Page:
Ile de Ré, 2013 – In Summary

The draw was interesting, could’ve been worse, as well as way more easy. I was up against Sophie Fraioli (FRA). As most of us Quads neither have all muscles nor all coordination in place, the lack of pure power and the specific focus on tactics among most players makes it ok to play women against men…

I lost to her in Belgium not too long ago (being up 5-2 in the first set), so I wanted to do better this time… Sadly, her flat power forehands got the better of me from the start. I didn’t have the speed I know I can have, and my head was honestly not in the right place.

I had my mind too focused on the wheels not rolling smoothly and on me sitting a bit differently than any normal day… With my wheels on a 20 degree tilted angle, the axis not fitting perfectly make the wheels roll unevenly, and even wobble when turning. This time I had to borrow the wheels from a Frenchman, the axis from a Suisse and the cushion from an Italian. Air France had managed to leave my tennis bag and my wheel bag in Amsterdam.:-( Avoiding Paris to avoid lost luggage, wasn’t such a smart move after all…
Luckily at least my tennis chair frame arrived…
Anyway, not moving as smoothly as intended, and forcing me to adjust out of the ordinary, lost me the first set 0-6. My head not feeling confident, didn’t help…
In the second set I picked it up, and moved more to the back of the court after each stroke, moving a lot better in general. This meant more relaxed strokes, and fewer attacks on me being out of my reach. We were neck-and-neck most of the way, as long as I kept aiming for the back of the court whilst moving. I lost an important game to 3-5, but my win to go 4-5 promised a lot more with some lovely forehand slices..
I couldn’t keep it simple enough though in the next game losing 4-6.

In the doubles, me and Richard Green (GBR) played against the Brits Johnson/Field. As Field will play the doubles masters this year (the 8 best doubles players each year), I knew it would be tough. We kept it simple and moved ok, trying to move a lot, confusing them. We knew they would aim at our weakest link (me), so it was tough. Given all this, and quite a few advantage points, a loss 3-6, 3-6 isn’t too bad… I just need to stop standing still when high loops come towards me, like a deer staring at head-lights…:-)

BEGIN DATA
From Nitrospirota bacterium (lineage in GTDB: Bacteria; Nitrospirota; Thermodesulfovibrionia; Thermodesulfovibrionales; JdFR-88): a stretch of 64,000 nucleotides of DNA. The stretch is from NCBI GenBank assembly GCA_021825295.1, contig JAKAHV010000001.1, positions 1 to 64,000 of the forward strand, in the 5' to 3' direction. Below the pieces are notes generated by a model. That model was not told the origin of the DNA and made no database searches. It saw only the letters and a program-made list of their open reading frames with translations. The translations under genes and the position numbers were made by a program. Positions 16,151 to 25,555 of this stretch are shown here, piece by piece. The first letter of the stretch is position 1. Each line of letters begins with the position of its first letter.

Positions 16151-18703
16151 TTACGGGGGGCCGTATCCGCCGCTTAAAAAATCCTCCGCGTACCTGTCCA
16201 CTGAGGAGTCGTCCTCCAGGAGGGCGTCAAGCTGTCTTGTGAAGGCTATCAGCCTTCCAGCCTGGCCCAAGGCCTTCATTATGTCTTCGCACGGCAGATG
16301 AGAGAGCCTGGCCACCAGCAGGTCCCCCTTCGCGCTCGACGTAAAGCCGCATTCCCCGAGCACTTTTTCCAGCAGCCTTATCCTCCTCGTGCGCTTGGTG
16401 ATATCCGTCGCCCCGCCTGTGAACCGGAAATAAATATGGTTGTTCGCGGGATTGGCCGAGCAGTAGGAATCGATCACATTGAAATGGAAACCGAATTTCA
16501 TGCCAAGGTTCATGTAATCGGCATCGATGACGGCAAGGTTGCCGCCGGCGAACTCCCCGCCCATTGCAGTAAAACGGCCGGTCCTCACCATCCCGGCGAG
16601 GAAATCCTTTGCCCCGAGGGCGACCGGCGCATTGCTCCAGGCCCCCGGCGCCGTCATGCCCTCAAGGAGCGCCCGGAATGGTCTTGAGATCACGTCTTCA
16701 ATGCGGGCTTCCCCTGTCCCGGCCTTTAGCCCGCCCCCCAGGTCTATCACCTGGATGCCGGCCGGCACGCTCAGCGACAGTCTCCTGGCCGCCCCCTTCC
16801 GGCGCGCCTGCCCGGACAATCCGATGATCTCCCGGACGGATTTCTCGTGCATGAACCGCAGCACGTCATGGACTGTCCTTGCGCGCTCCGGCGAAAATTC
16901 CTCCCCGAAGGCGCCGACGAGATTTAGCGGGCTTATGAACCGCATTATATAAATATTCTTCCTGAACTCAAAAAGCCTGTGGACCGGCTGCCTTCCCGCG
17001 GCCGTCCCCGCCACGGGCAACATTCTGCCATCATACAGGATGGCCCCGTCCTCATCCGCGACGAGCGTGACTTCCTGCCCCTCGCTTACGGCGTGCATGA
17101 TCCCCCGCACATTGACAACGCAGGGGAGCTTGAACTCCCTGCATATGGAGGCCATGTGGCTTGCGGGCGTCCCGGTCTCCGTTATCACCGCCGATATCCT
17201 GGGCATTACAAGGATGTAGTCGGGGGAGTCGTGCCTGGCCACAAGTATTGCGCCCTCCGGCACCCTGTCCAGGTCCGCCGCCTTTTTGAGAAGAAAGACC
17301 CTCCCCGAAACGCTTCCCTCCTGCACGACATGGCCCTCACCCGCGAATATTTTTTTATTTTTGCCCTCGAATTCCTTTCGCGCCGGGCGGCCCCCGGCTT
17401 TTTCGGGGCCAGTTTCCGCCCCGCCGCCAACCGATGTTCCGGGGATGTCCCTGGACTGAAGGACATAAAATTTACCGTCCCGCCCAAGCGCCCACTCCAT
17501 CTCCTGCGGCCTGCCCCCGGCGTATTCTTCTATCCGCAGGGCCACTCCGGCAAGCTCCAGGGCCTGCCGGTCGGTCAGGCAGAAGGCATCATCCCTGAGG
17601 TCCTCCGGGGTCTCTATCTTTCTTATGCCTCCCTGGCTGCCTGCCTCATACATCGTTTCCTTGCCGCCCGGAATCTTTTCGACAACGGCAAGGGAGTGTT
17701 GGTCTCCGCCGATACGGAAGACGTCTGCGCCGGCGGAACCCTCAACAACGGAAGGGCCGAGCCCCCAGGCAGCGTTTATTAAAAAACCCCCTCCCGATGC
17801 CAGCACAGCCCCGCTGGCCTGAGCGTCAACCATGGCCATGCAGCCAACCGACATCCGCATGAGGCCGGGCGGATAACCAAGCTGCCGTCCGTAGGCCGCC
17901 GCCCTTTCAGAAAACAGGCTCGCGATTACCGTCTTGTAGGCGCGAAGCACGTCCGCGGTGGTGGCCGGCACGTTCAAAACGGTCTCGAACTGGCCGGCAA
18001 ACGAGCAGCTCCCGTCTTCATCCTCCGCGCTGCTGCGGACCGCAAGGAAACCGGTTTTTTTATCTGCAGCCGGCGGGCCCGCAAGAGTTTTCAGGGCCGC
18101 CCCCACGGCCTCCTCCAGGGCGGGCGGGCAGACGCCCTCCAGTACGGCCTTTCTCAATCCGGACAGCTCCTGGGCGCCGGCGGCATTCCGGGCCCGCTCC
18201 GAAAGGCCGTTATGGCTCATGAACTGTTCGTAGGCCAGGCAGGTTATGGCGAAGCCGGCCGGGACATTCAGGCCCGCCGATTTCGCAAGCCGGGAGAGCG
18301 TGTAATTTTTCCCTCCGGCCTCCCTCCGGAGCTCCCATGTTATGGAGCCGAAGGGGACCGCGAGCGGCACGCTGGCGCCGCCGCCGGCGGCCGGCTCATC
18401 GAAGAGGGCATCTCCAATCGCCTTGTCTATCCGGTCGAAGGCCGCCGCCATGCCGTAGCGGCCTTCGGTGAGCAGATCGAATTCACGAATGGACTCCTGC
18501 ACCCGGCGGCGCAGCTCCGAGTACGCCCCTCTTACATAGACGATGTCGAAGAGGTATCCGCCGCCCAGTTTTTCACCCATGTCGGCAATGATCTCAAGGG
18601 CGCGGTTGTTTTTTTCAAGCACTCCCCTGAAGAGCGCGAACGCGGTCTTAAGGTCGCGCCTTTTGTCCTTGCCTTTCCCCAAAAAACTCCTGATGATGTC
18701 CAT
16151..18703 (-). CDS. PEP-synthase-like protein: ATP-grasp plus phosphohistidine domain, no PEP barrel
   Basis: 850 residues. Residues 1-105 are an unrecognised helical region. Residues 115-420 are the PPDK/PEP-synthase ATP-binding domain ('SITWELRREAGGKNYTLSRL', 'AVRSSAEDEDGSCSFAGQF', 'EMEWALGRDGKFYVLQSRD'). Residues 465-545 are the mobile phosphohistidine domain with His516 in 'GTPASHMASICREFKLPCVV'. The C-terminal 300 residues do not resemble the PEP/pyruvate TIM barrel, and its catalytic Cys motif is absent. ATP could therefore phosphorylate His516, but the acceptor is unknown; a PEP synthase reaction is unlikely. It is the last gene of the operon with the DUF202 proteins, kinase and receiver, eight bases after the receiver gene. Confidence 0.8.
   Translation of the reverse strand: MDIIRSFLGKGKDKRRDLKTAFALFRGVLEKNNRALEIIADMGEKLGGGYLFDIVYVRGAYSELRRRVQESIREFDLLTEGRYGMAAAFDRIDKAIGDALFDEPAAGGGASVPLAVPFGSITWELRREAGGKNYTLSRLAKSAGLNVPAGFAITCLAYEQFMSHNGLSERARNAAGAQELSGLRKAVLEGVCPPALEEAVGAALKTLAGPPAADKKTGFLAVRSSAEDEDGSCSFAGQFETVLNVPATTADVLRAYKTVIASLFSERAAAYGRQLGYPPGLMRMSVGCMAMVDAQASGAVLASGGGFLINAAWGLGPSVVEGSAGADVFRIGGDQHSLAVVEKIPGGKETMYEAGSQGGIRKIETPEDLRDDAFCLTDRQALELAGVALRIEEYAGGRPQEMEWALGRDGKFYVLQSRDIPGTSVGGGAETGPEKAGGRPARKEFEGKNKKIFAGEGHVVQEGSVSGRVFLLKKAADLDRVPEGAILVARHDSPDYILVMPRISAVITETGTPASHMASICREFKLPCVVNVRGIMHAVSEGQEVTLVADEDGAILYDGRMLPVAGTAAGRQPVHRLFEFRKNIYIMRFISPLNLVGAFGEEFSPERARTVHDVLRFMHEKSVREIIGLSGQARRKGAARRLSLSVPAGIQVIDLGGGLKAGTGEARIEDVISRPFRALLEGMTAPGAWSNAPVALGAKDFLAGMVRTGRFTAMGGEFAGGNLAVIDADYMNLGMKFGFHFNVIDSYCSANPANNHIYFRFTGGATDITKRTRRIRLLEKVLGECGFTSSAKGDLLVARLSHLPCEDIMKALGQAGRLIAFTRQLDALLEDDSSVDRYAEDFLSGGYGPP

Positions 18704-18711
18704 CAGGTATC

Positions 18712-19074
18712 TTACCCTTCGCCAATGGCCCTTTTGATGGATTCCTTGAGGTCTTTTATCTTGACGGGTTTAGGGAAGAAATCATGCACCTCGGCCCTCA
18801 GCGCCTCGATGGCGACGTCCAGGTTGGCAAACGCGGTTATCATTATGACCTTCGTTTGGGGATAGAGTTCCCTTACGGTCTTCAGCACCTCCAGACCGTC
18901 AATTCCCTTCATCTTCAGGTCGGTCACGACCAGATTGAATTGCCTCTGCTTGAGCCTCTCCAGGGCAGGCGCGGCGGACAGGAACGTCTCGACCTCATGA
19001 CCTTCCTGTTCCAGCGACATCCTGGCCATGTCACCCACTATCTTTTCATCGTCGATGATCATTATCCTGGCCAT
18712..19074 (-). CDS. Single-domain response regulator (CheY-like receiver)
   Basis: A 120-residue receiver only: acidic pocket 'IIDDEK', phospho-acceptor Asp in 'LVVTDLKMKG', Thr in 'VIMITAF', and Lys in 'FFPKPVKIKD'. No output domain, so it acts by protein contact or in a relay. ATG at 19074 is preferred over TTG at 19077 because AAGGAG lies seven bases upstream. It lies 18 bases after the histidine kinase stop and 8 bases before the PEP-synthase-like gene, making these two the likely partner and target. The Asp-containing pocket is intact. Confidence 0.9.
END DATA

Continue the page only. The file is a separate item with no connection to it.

In the consolation draw I was seeded second, and met a new French player De Meillere. He has yet to be officially classified but entered on a temporary license. His forehand was very strong, so my focus was clear and simple: high shots on his backhand. My serves and return shots were too weak, though. The sidewind (all week) prevented the strong power shots I had planned for. Some really nice rallies, with nice loopy saves and strong forehand slices now and again. A few too many stressed out shots on some high returns though. Those, where you should move away from the ball and create space for a relaxed top-spin, but instead very often stand still and miss a difficult volley/smash. I was up 5-3, but lost the first set 5-7 as I served him too many easy forehand returns.
In the second set I tried to speed up my moves, which made us be neck-and-neck (he also improved). I moved a lot, but perhaps not as much to the back as I would have needed, but more from side to side, not providing more time for relaxed shots. A surely amusing game to look at, with some really nice rallies with excellent saves/winners on my part, but sadly a few too many difficult shots and too easy serves. 5-7, 4-6, was a huge disappointment, although it promised a lot more…I had after all done saves and winners never before performed in competition. As Jerome then went on to beat Johnson (GBR) in the consolation finals 7-5, 6-0, I felt a lot better about myself.
A lot to learn from this week: timing to produce power, determined shots (even low effective backhand slices), mental focus (sleep more!), and keeping your play simple but effective…

Merci! À bientôt!
All for now, over & out!

Annonser